Saturday 17 December 2016

Every day is a Holy-Day

You don’t have to be a Christian to appreciate the true spirit of Christmas. “Peace on Earth, goodwill to all men” is an intent understandable to and appreciated by men and women of pretty much any religion or no religion.

So as we attempt to bring peace, health and inner harmony into our personal lives, how can we tap into this true spirit of love and shared humanity?
Some years ago I moved into a remote new home in the hills of the Algarve in Portugal. The scenery was stunning, the weather amazing. It really was like being on holiday every day. So it came to me that “Every day IS a holy-day!”

It’s true isn’t it! Whatever being holy may mean to us, it’s something that is intrinsic to life. Life is holy, every day is holy, full of the natural things that allow us to live on this amazing planet. True, vacations from the typical daily trials of work help us to better appreciate the innocence of children, the importance of family, the value of a caring community, for example. But they are ever present.

I know, from personal experience, that, so often, it’s my mind that gets in the way of treating every day as a holi-day. I’ve also found that it’s been much easier to reconnect to this ever present life-force (even since moving from my Algarve retreat), with Reiki in my life. The Usui System of Natural Healing is based on the energy of Reiki: the universal life-force. That very energy of everything that makes every day feel like a holi-day. Learnt (or rather remembered, it’s a natural skills, gift or ability we all have) in a few day or short on-line course, Usui Reiki helps to sense the life-force within us and within life around. As such it’s a wonderful gift. 

Giving and receiving Reiki is about both presence, the feeling of being at peace with yourself and with the world, and a present: a gift to us from the universe itself.

(Note: the property ‘Quinta Pintados’ is currently up forsale. Do let me know if you’re interested in your own personal retreat home!)

Monday 14 November 2016

Deep breath . . .

Phew! What a last few months we’ve had around the globe. The UK have voted to leave the EU and the US has elected Donald Trump as president; both unthinkable a year ago. We sure do live in ‘interesting times’.

Not surprisingly many of us are feeling uneasy, uncertain, if not downright afraid of where these demonstrative decision are going to lead. Nobody really knows  . . .  and that’s probably the biggest problem. Humans had become so used to being in control and knowing everything  . . . and now all of that has gone up in ginger smoke.

So what can we, as ordinary human beings, do about it? Hopefully we’re wise enough to know that allowing fear to govern our actions is only likely to make things worse, but knowing that and being able to find some inner calm and confidence are not always the same thing.

One, simple but effective response is to get back to basics. There’s nothing like reconnecting to our own natural, inner rhythms to reconnecting to an inner certainty.

So, here’s a simple breathing exercise, that anyone can do (though obviously not whilst you’re driving or operating any machinery!). Just listen to this recording and close your eyes . . . .

 Download it and play it at any time. Get used to closing your eyes and developing your own version of the exercise to do whenever your nerves or emotions begin to get the better of you.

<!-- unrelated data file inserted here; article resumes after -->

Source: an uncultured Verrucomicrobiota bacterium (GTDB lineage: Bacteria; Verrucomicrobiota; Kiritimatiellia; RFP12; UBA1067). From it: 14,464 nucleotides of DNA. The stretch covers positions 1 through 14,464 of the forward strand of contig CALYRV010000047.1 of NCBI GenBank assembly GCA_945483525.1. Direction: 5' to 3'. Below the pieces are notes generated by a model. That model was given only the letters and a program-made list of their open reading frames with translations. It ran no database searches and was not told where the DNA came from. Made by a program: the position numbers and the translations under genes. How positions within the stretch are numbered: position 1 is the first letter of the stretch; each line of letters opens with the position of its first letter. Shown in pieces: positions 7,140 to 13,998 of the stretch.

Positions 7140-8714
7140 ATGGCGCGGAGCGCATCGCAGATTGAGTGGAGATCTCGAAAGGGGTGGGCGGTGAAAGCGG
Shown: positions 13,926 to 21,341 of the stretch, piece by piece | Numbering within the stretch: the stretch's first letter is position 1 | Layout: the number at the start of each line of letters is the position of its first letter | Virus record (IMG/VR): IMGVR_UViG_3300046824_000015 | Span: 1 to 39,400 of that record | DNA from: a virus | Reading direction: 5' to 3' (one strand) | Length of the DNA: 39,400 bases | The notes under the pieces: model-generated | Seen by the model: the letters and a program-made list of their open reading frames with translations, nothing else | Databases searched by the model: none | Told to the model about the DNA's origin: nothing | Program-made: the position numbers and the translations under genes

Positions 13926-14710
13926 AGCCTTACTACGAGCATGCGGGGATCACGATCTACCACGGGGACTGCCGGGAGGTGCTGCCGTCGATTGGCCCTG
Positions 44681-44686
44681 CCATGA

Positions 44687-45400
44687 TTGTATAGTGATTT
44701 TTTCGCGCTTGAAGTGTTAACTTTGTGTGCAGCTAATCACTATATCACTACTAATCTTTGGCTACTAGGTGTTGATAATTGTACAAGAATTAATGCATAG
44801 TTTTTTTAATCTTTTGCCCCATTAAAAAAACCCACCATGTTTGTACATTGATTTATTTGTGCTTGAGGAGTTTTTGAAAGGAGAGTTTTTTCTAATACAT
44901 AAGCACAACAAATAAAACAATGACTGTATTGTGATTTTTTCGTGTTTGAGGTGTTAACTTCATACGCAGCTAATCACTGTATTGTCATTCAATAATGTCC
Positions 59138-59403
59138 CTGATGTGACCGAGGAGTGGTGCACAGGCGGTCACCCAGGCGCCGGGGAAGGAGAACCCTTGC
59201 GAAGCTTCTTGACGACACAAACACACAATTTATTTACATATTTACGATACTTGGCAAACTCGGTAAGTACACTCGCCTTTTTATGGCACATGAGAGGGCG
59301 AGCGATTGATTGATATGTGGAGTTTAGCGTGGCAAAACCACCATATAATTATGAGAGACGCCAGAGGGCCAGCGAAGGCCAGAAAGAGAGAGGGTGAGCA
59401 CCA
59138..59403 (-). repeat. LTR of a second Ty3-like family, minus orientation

This simple breathing exercise is a useful step in reconnecting to our own deeper sense of self with its associated inner calm, courage and wisdom: just what we need to come with the uncertainty in today’s world.

There are many ways we can cushion ourselves from those world (or local) events over which we have no control. The one that found me 20 years ago and is now an integral part of my life is Reiki Healing (or free webinar available here). Like breathing it’s simple and natural. Like a deep breath, Reiki can help us reconnect to a deeper certainty about life and smile again . . .

Friday 23 September 2016

What's your PB?

To any track athlete or swimmer, a Personal Best, or PB, is all: it is the single best indicator of their progress . . .  and place on the global stage.

But how can we adapt this simple and useful measure to progress on our personal growth journey? When our goal is not to win gold but to become more whole, better at coping with life, is there an equivalent to a PB?

Yes, there is!

For anyone engaged in personal development, improving Emotional Intelligence (EI) or such self-improvement process, there is a simple, easy to measure indicator of your progress:

My PB used to be about a week. When one of my biggest issues cropped up it would get me angry and/or depressed for about a week before I was able to let it go, accept what had happened and get on with the rest of my life. The time between the gun going off and regaining my full, calm, composure was typically 7 days. That’s how wound-up I was!

The trigger will vary between us: it might be something a politician says, it might be smoking, it could be anything: there are few of us who don’t get irritating by something. And it’s these triggers that help those engaged in EI improvement to know what to focus the growth process on. Then as we face our demons, undertake appropriate forgiveness and inner-healing, so our PB comes down. An enlightened person’s PB will be seconds, or less. At the start of the process we might never really let-go of some issues!